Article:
Malaysia's New Life Post paper on 17.10.2009 did a report on the peculiar Barbie Doll shrine on Pulau Ubin, Singapore's biggest offshore island. For the purpose of this report their reporters came over to Singapore and made a trip to Pulau Ubin. It is the only one of its kind in this region. The shrine has gotten so famous that even European tourists have come to pay their respects. Locals who have come here to pray for lucky 4-D numbers from her and managed to win also adore her like a wealth deity.
According to legend, the spirit residing in the Barbie Doll is that of a German girl, who resided on Pulau Ubin with her parents more than 100 yrs ago during the colonial era. Her parents started a small coffee plantation on the east side of the island, living a quiet life. However when WW1 started the Germans were treated with suspicion by the British rulers, and her family was no exception. In 1914, the British sent troops to arrest the German family with the intention of putting them in a concentration camp. The parents were captured but this German girl managed to escape to the hills behind the plantation. But in the end she accidentally fell down a cliff and got herself killed.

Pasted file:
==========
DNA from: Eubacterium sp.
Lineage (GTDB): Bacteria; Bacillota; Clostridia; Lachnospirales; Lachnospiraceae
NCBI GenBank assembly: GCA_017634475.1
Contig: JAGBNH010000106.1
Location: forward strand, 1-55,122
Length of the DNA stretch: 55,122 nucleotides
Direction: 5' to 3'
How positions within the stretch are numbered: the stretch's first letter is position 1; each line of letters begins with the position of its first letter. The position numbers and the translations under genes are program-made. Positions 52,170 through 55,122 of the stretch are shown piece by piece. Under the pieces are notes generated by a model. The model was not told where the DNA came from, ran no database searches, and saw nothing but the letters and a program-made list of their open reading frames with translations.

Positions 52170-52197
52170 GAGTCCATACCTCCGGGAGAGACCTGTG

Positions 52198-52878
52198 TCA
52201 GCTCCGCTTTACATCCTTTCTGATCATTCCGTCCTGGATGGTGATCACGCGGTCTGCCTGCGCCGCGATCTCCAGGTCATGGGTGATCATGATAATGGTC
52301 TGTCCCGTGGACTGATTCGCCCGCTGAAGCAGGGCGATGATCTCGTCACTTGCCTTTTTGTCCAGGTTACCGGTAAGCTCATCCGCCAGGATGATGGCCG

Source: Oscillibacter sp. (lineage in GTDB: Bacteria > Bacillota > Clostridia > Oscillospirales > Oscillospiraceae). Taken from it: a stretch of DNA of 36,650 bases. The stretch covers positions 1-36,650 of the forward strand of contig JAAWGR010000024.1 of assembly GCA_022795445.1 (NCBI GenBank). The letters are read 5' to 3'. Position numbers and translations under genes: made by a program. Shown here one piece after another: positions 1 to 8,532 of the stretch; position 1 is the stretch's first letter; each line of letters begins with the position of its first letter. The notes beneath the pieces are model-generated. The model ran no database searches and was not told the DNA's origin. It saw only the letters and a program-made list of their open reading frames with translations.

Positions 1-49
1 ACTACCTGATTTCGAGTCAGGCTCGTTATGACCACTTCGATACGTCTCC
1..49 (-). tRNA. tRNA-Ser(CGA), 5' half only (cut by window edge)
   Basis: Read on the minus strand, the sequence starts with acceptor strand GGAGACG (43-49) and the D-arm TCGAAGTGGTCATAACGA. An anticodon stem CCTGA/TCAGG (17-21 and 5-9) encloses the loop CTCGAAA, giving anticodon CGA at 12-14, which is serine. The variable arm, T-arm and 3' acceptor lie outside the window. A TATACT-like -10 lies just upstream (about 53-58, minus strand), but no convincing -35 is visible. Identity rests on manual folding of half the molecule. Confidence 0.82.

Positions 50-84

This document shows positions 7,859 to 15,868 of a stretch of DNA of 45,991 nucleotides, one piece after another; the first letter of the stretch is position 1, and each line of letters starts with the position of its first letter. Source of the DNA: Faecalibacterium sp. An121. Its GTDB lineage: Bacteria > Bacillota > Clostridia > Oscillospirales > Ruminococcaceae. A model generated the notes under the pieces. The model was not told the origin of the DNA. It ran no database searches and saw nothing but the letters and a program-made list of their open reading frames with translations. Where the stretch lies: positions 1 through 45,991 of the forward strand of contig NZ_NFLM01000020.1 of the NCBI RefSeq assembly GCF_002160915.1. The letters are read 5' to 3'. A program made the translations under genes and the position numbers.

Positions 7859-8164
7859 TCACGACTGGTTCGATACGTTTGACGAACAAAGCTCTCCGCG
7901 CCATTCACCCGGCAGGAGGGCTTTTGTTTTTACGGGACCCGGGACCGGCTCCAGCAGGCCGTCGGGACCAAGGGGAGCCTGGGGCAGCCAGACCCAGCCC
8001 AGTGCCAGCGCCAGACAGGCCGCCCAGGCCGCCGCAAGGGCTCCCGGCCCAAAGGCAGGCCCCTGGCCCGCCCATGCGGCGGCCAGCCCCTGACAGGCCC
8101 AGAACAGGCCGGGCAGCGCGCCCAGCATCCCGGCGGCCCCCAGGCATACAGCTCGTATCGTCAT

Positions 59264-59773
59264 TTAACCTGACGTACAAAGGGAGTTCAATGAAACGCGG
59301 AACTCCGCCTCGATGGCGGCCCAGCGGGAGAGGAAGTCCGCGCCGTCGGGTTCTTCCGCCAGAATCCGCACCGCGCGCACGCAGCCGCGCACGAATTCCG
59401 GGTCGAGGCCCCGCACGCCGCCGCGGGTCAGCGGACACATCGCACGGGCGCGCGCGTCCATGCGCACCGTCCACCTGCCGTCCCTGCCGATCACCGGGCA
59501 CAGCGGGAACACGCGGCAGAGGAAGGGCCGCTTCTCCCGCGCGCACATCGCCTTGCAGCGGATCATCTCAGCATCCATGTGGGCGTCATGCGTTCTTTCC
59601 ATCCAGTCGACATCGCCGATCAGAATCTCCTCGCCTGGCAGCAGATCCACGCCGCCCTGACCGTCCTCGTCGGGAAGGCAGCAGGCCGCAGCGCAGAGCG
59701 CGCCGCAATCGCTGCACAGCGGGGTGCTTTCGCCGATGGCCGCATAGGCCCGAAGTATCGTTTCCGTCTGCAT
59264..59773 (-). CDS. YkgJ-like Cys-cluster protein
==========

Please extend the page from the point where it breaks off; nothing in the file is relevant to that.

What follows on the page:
The photo of the lavishly decorated Barbie Doll. Even though the girl died, but her spirit continued to linger restlessly around that area for many years. So in order to pacify the girl's spirit, the villagers decided to build a shrine for her, naming it "Lady Datok Shrine". Datok is a Malay title for a noble person or respected elder. In the past devotees did not pray to a Barbie Doll, but an urn containing a lock of blond hair and crucifix necklace belonging to the German girl. But 3 years ago, she entered the dream of a local villager who has migrated to Australia, instructing him to go to such and such a shop to buy such and such a Barbie Doll. He was then to bring the doll back to the shrine from Australia. Though he was not fully convinced, he decided to follow her instructions to go look for the doll. And not surprisingly he did find the shop and doll described in his dream. So the villager brought the doll back to install inside the shrine, and from then on, the shrine started to become more and more popular. People came regularly to ask for various kinds of blessings from this German girl's spirit and in return, they brought offerings of perfume, cosmetics, facial products etc (things that a lady would like) to give thanks. That's why we see her "bucha" adorned like a goddess. This is not unlike the Mae Nak shrine in the Prakanong district of Bangkok.